Tuesday, December 23, 2014
"They Call It Myanmar: Lifting the Curtain": clandestine documentary about Burma, the second most reclusive country on Earth
“They Call It Myanmar: Lifting the Curtain” (2012) is a visually stunning documentary about the world’s second most reclusive country, directed by Robert H. Lieberman, a Cornell physics professor, and written by David Kossack. The film was shot in clandestine fashion over two years. That would make for a good short.
The film stresses the religious background of the people, Buddhist, and their belief in karma and reincarnation. There is a feeling that you lead the life you deserve. You share hardships.
And indeed, the livings standards except for the super rich are low. The film shows villages built right on canals on the water, almost like “Lake-Town” in “The Hobbit”. It also shows shantytowns, not too far from spectacular monuments. Electricity is unpredictable. Children have to go to work to support their parents and siblings, and can be sold.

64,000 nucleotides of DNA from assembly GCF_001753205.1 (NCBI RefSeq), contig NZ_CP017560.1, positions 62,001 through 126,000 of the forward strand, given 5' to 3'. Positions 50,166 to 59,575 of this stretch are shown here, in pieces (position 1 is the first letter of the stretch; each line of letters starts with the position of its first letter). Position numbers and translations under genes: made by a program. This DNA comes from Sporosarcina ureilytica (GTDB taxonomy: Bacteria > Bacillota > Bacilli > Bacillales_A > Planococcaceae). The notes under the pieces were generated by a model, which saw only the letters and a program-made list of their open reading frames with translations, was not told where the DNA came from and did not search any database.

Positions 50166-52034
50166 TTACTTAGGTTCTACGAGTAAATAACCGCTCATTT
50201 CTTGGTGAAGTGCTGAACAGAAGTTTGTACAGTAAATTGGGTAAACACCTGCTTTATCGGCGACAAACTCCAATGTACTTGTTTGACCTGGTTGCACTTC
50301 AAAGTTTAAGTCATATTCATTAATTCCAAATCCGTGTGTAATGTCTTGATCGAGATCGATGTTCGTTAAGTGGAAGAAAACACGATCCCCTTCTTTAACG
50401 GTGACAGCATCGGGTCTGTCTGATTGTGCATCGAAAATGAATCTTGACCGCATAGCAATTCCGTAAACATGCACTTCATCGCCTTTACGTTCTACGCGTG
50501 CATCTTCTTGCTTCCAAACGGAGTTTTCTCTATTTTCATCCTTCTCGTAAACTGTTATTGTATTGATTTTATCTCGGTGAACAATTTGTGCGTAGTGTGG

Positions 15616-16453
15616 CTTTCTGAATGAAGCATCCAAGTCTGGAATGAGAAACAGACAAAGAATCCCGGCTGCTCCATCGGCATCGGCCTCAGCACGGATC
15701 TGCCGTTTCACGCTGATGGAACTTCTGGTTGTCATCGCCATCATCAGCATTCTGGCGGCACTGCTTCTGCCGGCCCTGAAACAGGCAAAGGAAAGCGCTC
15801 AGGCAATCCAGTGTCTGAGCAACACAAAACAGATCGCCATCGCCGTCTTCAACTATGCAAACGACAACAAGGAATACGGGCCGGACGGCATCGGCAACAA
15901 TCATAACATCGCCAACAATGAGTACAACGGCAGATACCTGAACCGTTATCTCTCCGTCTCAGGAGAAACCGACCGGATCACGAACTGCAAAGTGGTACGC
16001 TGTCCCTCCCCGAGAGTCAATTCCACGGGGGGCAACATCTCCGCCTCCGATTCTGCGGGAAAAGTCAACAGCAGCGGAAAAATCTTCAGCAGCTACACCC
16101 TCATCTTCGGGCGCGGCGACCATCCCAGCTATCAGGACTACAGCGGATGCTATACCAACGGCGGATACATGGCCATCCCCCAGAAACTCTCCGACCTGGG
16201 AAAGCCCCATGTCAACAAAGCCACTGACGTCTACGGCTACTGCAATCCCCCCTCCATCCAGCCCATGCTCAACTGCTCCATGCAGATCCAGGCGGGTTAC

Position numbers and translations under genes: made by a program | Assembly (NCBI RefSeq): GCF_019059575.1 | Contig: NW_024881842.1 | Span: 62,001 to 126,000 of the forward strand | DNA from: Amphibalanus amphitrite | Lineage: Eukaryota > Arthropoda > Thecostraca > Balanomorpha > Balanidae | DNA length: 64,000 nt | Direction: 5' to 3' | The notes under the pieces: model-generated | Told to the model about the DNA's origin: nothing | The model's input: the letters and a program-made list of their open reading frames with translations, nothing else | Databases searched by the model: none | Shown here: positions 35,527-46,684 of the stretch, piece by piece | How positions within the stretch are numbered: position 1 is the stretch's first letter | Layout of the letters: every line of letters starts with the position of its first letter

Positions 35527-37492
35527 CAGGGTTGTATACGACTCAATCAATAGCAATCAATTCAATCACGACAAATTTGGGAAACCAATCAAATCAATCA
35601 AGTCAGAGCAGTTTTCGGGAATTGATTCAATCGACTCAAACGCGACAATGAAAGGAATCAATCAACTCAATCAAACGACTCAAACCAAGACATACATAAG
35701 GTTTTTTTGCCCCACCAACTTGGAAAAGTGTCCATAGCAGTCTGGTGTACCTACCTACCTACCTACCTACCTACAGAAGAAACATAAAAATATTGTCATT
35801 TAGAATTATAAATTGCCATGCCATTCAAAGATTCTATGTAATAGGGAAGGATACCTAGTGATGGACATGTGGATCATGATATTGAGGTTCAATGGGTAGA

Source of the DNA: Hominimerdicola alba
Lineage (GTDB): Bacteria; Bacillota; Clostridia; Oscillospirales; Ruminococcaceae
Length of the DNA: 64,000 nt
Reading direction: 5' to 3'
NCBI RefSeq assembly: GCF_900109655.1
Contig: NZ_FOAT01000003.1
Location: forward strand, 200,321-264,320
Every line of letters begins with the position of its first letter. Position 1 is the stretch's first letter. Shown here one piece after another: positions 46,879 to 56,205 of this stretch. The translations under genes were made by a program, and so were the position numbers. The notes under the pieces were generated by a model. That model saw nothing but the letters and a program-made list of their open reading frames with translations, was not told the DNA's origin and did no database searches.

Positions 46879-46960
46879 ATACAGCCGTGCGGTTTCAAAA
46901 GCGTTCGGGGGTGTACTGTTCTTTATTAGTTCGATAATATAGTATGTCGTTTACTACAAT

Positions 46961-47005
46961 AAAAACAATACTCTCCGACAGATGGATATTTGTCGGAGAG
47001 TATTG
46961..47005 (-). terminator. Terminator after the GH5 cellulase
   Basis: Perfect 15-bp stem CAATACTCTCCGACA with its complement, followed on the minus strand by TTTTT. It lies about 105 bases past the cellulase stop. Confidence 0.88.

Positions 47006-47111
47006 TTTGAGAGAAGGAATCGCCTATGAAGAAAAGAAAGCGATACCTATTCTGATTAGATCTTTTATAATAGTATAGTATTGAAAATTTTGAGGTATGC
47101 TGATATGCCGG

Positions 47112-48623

The military dictatorship seems to lack a coherent ideology, and has not particularly visible leader (unlike North Korea). Young men go into the military because there are no other real opportunities, so they tend to reach positions of power with little education.
The film also shows a major typhoon and its effects. Myanmar (aka Burma) is on the Indian Ocean between Bangladesh and Thailand. The entire middle of the country is very low and near water and floods easily.
Toward the end, the film covers briefly the history o Aung San Suu Kwi, about which Cohen Media had released “The Lady” (April 27. 2012).
The official site is here (Docurama and New Video).
It appears that the film can be watched free on YouTube. I watched it on Netflix.
Wikipedia attribution link for topographical map of Myanmar